Everybody loves firefighters. They protect property, save lives, and do just about everything to help people in their communities. Heck, they’re modern-day superheroes. They are there for the 4th of July parade to let the kids climb through the fire engine cab, try on the helmets, touch the air packs, and ask an endless stream of crazy questions. They are there to open your car door when it’s 98°F after your five-year-old locks himself inside and starts crying hysterically. They are there to put out the fire in your kitchen after you inadvertently left food on the stovetop and went out to run an errand. They are there to rescue your puppy after she falls and gets stuck in the drainage ditch. They are there after your neighbor keels over from a heart attack to start chest compressions and bring her back to life. And they are there to run into burning buildings when everyone else is running out.

Sadly, these superheroes have a higher of death on the job than any other profession. And, surprisingly, firefighters aren’t dying in horrific vehicle accidents responding to 911 emergency calls; they aren’t dying of smoke inhalation or burns while fighting fires; and they aren’t dying when a rooftop or an I beam collapses on them. No, the vast majority of firefighter fatalities are caused by fatal heart attacks.

There are few professions where you are asked to go from 0 to 100 mph in the blink of an eye. Firefighters can be sitting in a chair eating a meal one minute and the next they are throwing on fifty pounds of bunker gear with an air pack, racing through city streets with sirens blaring, pulling 200 feet of hose line from the fire engine, breaking down doors, wielding a charged hose line, and then unleashing its power on the fiery dragon.

Firefighters are constantly pushing their physical limits yet unknowingly overlook the most powerful tool within their grasp to enhance their physical strength and protect them from the grim reaper––food! Instead of fueling their hearts with strong foods that will guard them when the going gets tough, they are burdening their tickers with weak foods that will let them down. This year, over 50 percent of firefighters who die in the line of duty will perish from a disease that is not only preventable but reversible: heart disease. One of the greatest risk factors for heart disease is being overweight or obese. And, according to a study done by Fire Engineering magazine, over 83 percent of paid and volunteer firefighters across this country are considered overweight or obese. Amazing! These everyday heroes, the backbone of our communities, have fallen prey to the standard American diet and the foods that are commonly found in their kitchens. It’s what’s in the kitchens that are killing firefighters.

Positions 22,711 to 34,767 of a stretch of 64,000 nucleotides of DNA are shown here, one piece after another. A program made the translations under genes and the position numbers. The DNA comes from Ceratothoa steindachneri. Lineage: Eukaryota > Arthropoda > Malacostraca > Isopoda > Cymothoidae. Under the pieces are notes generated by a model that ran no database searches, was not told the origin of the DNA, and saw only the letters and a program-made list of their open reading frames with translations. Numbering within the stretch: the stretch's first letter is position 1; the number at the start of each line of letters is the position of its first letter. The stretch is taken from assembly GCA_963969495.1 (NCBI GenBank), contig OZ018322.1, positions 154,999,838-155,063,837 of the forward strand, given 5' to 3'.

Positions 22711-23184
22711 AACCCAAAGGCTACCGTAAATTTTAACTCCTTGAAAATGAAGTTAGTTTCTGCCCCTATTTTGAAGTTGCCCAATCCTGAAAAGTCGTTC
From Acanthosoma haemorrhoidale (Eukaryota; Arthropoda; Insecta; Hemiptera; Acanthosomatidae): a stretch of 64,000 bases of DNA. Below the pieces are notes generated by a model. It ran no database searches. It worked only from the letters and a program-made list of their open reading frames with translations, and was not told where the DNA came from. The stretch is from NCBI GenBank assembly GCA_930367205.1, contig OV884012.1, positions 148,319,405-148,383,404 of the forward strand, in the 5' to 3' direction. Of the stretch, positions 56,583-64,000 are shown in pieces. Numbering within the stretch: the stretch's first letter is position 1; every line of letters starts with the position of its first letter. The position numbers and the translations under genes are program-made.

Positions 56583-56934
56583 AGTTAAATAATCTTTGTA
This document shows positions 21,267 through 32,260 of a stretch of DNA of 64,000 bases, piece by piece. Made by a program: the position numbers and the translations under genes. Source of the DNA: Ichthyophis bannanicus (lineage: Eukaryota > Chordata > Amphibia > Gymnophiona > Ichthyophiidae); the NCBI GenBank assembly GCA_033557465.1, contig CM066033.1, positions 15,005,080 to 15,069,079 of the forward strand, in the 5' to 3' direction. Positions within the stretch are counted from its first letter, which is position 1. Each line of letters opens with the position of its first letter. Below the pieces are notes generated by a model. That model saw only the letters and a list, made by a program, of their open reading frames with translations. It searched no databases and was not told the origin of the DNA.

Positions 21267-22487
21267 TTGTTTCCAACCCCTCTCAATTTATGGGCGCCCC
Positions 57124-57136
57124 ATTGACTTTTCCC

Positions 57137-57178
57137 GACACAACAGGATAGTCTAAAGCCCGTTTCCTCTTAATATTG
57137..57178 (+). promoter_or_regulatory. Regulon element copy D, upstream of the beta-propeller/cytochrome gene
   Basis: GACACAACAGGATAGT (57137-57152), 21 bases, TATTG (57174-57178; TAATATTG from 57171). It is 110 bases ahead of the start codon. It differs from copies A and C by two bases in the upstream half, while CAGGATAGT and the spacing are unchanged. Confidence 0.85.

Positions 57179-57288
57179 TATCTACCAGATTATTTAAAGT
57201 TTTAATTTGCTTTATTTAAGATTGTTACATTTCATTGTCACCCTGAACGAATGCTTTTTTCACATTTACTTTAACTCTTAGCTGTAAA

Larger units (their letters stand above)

Kitchens play a key role in the life of a firefighter. In fact, the epicenter of every firehouse is the kitchen––it’s the heart and soul and where all the action takes place. It’s where the crews converge for meals, huddle up for meetings, and hang out during downtime. It’s where crews bond like family. And, believe it or not, it’s these same kitchens where everyone breaks bread, laughs, cries, and tells stories. Sadly, many of those stories include tales of firefighter brothers and sisters falling to preventable diseases before their time.

The amount of meat, dairy, and processed food consumed in this country is like an out-of-control freight train. This toxic food environment serves up breakfasts, lunches, and dinners seven days a week, 365 days a year, nonstop. All this food is punishing the hearts, bodies, and brains of the over 1.3 million volunteer and career firefighters across this country. Firefighters, our modern-day supermen and superwomen, are perishing from a modern-day form of kryptonite.

In the Firehouse Kitchen

Let’s visit a few different firehouse kitchens to see exactly what I’m talking about: